In AD, the degenerative changes observed in several brain regions are correlated with initial malfunction and subsequent degeneration of terminals of neurons whose cell bodies lie in regions of the brain stem core and whose fibers project to many structures both above and below their location. In AD, there often is a specific and critical loss of cholinergic neurons in the basal nucleus of Meynert1/ and sometimes of the noradrenergic neurons in the locus ceruleus.2/ The latter regions are the major sources of cholinergic and noradrenergic neurons of the CNS, respectively, projecting widely and diffusely upon all telencephalic structures. There is evidence that the hippocampus, a region of the brain known to play a key role in memory formation, essentially may be removed from brain circuitry by lesions at its input and output sites.3/
Many therapeutic efforts have been aimed at attempting to enhance cholinergic function, the decrement of which is believed to underlie much of the cognitive disorder of AD. The best of these have had small and only evanescent ameliorative effects. However, one approach that remains to be refined is the introduction of an effective inhibitor of acetylcholine breakdown (acetylcholinesterase inhibitor) that would remain at critical sites of neurotransmission for long periods of time.
Multiple sclerosis (MS) is the most common degenerative, inflammatory neurological disease which affects people earlier than AD does (at 20 to 40 years of age). In MS, the insulating nerve covering (myelin) is disrupted in the central nervous system (brain and spinal cord). When myelin is damaged or destroyed (demyelination), nerve impulses are short-circuited, and there is a slowing or blocking of transmission along nerve fibers.
In MS, mild and severe, a variety of symptoms occur such as impaired vision, numbness, muscle weakness and fatigue. There is a waxing and waning of symptoms; unpredictable improvements and exacerbations occur. However, there is an inevitable downhill course, all patients eventually becoming progressively debilitated and dying from the disease. Effective treatments are being sought, but to date none has been found. Many of the overt symptoms are believed to be related to inadequate cholinergic function.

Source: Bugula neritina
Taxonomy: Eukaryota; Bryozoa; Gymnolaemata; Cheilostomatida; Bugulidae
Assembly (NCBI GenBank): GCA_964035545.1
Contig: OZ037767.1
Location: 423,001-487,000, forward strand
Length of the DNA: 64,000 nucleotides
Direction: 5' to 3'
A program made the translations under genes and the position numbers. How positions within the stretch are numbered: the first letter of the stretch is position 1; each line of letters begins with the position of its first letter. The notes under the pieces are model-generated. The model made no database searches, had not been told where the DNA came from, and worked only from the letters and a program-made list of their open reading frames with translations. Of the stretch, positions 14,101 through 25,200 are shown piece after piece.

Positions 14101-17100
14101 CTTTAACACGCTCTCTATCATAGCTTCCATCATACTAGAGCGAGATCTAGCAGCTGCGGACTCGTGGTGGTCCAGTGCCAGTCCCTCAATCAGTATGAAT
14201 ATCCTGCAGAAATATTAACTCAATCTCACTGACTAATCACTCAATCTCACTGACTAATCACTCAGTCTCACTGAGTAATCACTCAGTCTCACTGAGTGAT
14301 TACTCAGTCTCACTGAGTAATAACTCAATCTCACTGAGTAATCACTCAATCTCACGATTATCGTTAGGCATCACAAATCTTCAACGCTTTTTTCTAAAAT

MS is an autoimmune disease, in which for unknown reasons cells of the immune system attack the myelin surrounding the nerve fibers, as a result of which inflammation occurs. Control of MS symptoms must be based on developing methods of regulating immune system function.
Therapies and treatments currently being tested include antiviral and anti-inflammatory agents (Prednisone, methylprednisone, adrenocorticotropic hormone (ACTH), immunosuppressants (cyclosporine, azathioprine, and total lymphoid irradiation), and immunomodulators (the interferons and co-polymer I). To date, none of the above has been shown to be significantly effective.
ALS is a progressive disease which proceeds at variable rates to death in months or years. It is characterized by insidious onset of motor weakness, clumsiness and muscle wasting. As in AD and MS, cholinergic function may be involved to some extent. Pathologically, there is a degeneration of the ganglion cells of the anterior horns in the spinal cord. There is deposition of lipochrome, perivascular infiltration of round cells. Large axonal swellings are found containing large numbers of neurofilaments. There is degeneration of the white matter of the spinal cord, of ganglion cells of the medullary motor nuclei, and of the motor and premotor cortex. Many ALS patients are sensitive to the slightest changes in temperature. Elevated temperatures worsen symptoms, while a decrease improves them.
ALS is a progressive, uniformly fatal disease that may run a 1-5 year course, rarely as long as 15 years. It is a disease of late middle life and occurs worldwide. The cause is at present unknown, but cases of dominant, recessive and X-linked hereditary have been described. There is some suggestive evidence of a viral etiology, since a few cases have occurred following enceohalitis letharoica. However, truly convincing evidence of viral transmission is lacking. Injury to the anterior horn cells of the spinal cord, by whatever mechanism, may be a predisposing factor, resulting in the occurrence of a premature aging process. Thyrotropin releasing hormone (TRH), transfer factor, guanidine, and many other substances have been found to be therapeutically ineffective in ALS.